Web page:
What Is Implied Volatility in Options Trading

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Contributor, Benzinga
May 16, 2023

Volatility influences options prices because dramatic price swings amplify gains and losses. While traders can’t look at a crystal ball to see how much volatility the market will endure, implied volatility attempts to make this prediction. Implied volatility measures the anticipated volatility the underlying stock will experience from now until the option’s expiration. Analyzing implied volatility before entering or exiting options lets traders assess a key risk factor before buying options.

Understanding Implied Volatility (IV)

Every stock goes through volatility. Sharp price movements become frequent during high volatility, while a stock’s price tends to stay flat during low volatility. A stock can go through periods of high and low volatility throughout the option’s duration. Implied volatility predicts how much volatility a stock will go through during the length of the contract. A high implied volatility will result in a higher premium, while a low implied volatility translates into a more affordable option.

Difference Between Implied Volatility and Historical Volatility

Implied volatility aims to predict what will happen in the future. Historical volatility lets traders look at previous stretches of volatility. Some traders look at historical volatility and look for patterns. Reanalyzing past events and looking for present commonalities can help traders decide whether implied volatility is fair, too high or too low.

How Implied Volatility (IV) Works

Implied volatility (IV) helps traders assess the underlying stock’s price movement during the life of the options contract. It also impacts options prices. Some options trading apps provide implied volatility for you, so you don’t have to calculate it on your own. 

How Implied Volatility Affects Options

Implied volatility isn’t the only factor that impacts options prices, but you can expect higher options prices if IV increases. When IV decreases, an option’s value decreases. Some traders avoid holding onto options right before earnings reports because of IV crush. IV crush is a term that describes an option contract’s implied volatility significantly decreasing after earnings get released. IV crush is why some options contracts lose value after an earnings report, even if the stock moves in a favorable direction for the contract.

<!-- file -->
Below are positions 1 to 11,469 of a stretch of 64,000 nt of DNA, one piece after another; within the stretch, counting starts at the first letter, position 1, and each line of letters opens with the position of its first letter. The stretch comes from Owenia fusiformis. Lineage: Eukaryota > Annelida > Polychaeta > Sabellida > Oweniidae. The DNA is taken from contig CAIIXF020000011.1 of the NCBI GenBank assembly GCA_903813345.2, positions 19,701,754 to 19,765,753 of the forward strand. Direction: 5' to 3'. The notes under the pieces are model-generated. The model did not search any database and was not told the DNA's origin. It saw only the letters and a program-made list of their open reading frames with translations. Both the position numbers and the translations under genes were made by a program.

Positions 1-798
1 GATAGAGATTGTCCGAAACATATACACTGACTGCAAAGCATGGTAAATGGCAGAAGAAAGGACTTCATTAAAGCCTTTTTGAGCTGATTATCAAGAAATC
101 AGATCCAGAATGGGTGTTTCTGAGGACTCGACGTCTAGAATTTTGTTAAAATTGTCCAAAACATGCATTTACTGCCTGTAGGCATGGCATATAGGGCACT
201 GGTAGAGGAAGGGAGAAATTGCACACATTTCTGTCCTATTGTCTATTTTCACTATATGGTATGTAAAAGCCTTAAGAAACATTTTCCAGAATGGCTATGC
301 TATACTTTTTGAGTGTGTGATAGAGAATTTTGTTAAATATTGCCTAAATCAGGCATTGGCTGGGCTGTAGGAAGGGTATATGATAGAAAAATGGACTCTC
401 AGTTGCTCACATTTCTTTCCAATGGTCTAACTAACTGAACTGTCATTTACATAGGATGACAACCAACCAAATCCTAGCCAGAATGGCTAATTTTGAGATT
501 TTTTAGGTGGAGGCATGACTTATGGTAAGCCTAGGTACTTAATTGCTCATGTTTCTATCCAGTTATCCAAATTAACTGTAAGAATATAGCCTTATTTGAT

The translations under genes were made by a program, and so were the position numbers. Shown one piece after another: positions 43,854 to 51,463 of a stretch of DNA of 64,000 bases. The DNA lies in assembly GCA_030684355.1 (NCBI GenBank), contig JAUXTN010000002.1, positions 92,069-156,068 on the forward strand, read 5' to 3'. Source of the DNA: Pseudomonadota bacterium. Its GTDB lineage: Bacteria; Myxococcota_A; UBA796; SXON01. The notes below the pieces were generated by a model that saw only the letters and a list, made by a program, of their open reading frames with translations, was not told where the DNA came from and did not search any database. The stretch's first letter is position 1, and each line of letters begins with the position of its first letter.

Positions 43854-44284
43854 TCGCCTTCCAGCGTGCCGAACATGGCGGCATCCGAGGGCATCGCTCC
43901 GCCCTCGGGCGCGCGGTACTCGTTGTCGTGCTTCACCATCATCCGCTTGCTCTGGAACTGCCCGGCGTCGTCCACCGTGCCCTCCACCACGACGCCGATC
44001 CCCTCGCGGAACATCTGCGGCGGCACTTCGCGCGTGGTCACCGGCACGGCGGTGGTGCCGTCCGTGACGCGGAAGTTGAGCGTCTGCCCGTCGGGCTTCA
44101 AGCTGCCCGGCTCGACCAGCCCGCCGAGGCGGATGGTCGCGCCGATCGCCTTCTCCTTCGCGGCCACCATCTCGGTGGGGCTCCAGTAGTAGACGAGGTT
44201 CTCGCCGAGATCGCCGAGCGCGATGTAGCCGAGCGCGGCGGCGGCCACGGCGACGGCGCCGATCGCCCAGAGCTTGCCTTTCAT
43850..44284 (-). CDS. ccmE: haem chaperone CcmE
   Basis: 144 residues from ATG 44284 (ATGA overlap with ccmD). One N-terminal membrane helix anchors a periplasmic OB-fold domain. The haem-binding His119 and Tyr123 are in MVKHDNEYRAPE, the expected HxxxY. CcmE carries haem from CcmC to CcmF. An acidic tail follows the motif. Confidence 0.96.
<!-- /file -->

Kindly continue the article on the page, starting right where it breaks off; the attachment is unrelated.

Implied Volatility and Option Pricing Models

Most traders don’t have to worry about running manual calculations for implied volatility. But knowing the two options pricing models can help you learn more about options and have a deeper appreciation of what goes into IV. Knowing the inputs for these calculations can make you a better options trader.

Black-Scholes Model

The Black-Scholes Model is a time-tested options pricing model that was established in 1973. The model uses several inputs to arrive at an option’s price. The main calculation is below, but it breaks into several layers.

C = S * N (d1) - Ke^(-rt) * N (d2)

C = call option price

S = stock price

N = normal distribution

D1 and D2 values will get discussed later

K = strike price

E ~ 2.72 (irrational, infinite number like Pi)

R = risk-free return

T = time to maturity

D1 and D2 have separate equations you have to solve first before solving for the option price. 

SD = standard deviation

D1 = [ln(s/k) + (r + SD ^(2/v) / 2) * t] / (SD √t)

D2 = D1 - SD √t

After solving for d1, you can then solve for d2. After having both of those calculations, it’s possible to solve for the option price. The Black-Scholes Model does not consider dividends in its calculation. It also does not anticipate the option getting exercised before the expiration date. You can do calculations yourself or use an options trading app that solves this formula for you and does all of the legwork.